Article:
How to Choose Dividend Stocks for Your Roth IRA
Ready to choose dividend stocks for your Roth IRA? Here are three simple steps you can take to add dividend stocks to your Roth IRA.
Step 1: Research potential dividend stocks.
You'll want to do your research as you consider the types of dividend stocks you want in your portfolio. Consider stock fundamentals, dividend yield, contents of balance sheets quarterly earnings updates, recent news and more. Consider the dividend yield of several companies (the annual dividend per share divided by the stock's price per share). For example, a 4% dividend yield could be the result of an annual dividend of $1.25 by $30. Looking at dividend yields between 2% to 4% could be a great buy but anything more could signal issues with the companies.
Step 2: Choose a brokerage account.
Fidelity or Vanguard? M1 Finance or Ally? Look into a wide variety of brokerages and land on the one that has the most reliability and fewest account minimums and fees. Look into a brokerage account that offers ample education and an easy-to-use platform. A financial advisor can help you set up an account if you don't want to invest on your own.
Step 3: Buy and reinvest.
Consider investing in a wide variety of industries and sectors to diversify your portfolio. A stock screener can help you identify which stocks you want. Identify the number of shares you plan to purchase and keep watch over them. Reinvest in dividends so you continue to benefit from your stocks from years to come.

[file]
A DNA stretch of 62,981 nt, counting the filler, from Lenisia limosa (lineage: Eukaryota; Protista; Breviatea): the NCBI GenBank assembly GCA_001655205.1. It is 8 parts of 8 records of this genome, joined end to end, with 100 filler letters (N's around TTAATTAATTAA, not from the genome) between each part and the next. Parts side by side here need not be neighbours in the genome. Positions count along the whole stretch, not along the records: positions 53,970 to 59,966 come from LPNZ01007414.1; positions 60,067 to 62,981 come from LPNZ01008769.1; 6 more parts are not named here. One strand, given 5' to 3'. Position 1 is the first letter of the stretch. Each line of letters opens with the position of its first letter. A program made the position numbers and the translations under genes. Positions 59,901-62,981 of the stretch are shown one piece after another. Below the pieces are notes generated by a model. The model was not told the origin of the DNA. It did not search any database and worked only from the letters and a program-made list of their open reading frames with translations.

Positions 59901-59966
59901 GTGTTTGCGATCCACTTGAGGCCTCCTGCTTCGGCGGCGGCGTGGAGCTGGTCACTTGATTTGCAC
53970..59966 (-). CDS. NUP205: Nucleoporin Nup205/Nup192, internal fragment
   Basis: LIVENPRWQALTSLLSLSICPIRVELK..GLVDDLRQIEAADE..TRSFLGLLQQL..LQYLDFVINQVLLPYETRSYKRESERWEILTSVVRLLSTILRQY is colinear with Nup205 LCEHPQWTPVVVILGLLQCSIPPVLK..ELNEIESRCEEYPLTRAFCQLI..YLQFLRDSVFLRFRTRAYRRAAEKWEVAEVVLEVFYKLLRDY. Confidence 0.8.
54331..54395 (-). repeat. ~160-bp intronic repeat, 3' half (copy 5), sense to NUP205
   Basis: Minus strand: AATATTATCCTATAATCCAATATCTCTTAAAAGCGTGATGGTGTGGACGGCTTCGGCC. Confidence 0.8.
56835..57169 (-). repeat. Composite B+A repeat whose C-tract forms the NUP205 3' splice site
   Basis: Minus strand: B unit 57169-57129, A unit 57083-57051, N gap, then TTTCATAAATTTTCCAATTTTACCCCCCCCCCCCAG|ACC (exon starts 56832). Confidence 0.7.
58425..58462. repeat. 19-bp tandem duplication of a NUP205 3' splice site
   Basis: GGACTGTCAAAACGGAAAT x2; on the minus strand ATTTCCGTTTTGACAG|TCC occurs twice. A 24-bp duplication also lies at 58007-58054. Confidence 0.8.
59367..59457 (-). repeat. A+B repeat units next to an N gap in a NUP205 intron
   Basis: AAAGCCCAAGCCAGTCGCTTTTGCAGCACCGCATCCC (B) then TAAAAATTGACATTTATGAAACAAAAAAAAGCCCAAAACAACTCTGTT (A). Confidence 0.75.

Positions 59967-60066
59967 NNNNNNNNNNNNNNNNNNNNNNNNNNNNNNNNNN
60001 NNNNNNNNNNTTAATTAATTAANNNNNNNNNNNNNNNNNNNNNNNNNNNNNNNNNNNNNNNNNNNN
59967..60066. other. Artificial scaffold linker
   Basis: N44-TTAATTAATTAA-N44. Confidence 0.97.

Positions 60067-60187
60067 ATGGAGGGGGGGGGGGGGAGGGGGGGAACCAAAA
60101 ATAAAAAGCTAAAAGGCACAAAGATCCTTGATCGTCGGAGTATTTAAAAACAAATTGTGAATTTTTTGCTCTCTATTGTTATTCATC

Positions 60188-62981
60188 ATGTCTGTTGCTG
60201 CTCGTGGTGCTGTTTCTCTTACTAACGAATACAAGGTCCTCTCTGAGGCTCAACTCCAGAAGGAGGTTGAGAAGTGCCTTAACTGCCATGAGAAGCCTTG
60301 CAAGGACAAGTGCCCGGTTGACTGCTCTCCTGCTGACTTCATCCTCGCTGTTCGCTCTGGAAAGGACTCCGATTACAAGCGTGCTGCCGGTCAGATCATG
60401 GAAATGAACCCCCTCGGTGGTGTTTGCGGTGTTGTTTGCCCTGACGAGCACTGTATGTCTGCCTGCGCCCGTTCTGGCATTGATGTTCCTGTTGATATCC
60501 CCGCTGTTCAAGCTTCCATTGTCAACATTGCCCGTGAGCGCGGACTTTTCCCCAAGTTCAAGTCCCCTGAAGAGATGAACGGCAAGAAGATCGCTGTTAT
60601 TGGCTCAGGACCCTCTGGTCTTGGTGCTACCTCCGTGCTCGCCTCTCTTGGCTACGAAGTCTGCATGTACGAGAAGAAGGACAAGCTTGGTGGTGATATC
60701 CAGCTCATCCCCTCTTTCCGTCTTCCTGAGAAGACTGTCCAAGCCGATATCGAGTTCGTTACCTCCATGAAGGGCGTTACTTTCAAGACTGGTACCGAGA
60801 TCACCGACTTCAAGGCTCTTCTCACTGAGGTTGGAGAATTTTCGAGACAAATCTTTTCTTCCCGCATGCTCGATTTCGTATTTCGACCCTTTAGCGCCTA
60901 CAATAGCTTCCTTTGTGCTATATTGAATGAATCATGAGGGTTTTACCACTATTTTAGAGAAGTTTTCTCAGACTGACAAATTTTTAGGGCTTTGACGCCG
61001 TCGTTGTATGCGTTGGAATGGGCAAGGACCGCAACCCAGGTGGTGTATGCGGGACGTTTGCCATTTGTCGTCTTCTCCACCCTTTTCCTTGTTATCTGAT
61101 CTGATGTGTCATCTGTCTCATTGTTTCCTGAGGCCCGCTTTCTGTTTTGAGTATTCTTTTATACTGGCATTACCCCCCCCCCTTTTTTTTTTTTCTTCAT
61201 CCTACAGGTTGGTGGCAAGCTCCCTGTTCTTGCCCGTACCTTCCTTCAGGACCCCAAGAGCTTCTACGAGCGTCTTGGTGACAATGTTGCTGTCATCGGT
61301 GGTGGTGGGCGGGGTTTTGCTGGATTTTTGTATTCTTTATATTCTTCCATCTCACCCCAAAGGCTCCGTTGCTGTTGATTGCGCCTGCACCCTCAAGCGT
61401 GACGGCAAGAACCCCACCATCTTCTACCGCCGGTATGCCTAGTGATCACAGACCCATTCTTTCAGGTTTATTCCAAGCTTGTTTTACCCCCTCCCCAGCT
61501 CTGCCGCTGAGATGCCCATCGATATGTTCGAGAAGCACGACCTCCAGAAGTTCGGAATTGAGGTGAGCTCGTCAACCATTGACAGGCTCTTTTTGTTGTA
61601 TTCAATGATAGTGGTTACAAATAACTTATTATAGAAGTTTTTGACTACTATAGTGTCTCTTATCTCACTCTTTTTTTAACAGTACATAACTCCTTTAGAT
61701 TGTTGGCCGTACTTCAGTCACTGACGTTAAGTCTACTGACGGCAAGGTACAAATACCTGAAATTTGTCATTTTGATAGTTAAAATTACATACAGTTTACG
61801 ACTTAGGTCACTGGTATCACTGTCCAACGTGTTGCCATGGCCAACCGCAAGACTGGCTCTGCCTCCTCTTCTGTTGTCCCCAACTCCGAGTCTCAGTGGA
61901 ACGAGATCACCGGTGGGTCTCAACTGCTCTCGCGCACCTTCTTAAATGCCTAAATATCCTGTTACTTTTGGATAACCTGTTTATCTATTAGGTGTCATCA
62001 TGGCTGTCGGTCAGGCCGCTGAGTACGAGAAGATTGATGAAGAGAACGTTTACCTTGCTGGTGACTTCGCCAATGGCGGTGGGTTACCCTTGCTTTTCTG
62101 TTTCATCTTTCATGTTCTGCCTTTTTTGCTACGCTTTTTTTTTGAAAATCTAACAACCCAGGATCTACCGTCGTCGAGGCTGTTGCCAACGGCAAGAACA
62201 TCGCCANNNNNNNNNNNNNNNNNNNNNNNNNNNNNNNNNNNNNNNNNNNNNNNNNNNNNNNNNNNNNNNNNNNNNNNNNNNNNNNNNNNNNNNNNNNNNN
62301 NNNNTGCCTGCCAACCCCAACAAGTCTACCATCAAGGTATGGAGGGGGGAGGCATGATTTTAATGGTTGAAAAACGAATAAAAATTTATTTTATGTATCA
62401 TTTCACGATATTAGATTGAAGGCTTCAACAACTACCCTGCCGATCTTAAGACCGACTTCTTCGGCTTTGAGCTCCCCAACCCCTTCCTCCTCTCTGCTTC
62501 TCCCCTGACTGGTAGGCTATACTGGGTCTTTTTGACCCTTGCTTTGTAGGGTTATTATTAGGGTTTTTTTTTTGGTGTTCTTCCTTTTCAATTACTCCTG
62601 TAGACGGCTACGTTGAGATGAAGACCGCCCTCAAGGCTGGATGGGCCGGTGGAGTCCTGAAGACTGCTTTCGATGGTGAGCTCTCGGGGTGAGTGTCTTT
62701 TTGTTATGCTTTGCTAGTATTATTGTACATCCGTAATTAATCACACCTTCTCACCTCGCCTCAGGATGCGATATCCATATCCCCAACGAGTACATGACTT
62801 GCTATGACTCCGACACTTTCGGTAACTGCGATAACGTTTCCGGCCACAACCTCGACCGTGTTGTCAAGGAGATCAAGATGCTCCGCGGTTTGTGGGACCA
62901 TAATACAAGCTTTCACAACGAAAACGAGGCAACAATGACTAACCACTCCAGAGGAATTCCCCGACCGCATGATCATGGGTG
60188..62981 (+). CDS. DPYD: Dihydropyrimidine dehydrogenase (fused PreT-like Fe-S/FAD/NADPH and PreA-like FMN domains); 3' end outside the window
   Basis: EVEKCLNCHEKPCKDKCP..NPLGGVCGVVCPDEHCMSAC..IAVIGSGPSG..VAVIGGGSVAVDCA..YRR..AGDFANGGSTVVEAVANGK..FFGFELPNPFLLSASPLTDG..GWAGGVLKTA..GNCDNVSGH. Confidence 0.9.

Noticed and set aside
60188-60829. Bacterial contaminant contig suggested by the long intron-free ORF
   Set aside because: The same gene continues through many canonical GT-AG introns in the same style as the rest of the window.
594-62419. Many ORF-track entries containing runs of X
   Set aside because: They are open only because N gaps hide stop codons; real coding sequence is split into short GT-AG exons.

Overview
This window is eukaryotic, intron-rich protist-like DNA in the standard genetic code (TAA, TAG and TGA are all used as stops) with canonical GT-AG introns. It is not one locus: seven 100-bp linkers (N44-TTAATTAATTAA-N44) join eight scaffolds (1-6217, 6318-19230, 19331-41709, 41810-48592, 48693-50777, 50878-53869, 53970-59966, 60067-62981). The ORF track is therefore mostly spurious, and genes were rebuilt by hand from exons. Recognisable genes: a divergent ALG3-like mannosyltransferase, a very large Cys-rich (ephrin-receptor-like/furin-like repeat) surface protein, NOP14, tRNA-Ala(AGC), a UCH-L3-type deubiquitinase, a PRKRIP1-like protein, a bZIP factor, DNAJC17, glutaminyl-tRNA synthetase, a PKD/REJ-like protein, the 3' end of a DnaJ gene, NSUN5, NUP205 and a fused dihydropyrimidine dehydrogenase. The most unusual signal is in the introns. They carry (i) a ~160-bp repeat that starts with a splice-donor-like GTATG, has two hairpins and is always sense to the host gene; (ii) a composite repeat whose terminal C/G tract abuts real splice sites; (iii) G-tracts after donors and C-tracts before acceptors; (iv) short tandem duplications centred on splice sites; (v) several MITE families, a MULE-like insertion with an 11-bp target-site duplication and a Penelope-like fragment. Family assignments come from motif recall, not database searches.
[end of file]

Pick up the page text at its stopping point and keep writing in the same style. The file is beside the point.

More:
Should You Put Dividend Stocks into Your Roth IRA?
If you want to invest and bypass the taxes you must pay on dividend-paying stocks, a Roth IRA can be a great option because it allows you to ease your tax bill.
However, if you want to benefit from dividend income sooner, you're not going to be able to rely on a Roth IRA alone, because in general, you can't withdraw without penalty until you're age 59 ½ or older. Plopping some dividend payers in a taxable brokerage account may give you the best of both worlds — dividend income now and tax-free enjoyment later.
About Melissa Brock
While working in college admission, Melissa Brock pursued a freelance writing and editing career. She currently works as a full-time freelance writer and financial editor covering higher education, investing, personal finance, mortgages, college savings, insurance, and more.
She developed her website, College Money Tips
, to help families navigate the college journey. She connects with a wide-reaching audience through her site, through an upcoming digital course, and the myriad of publications for which she writes. Melissa graduated summa cum laude with a bachelor of arts in communication studies with minors in psychology and Spanish from Central College. She's a longtime member of the National Association of College Admission Counseling (NACAC).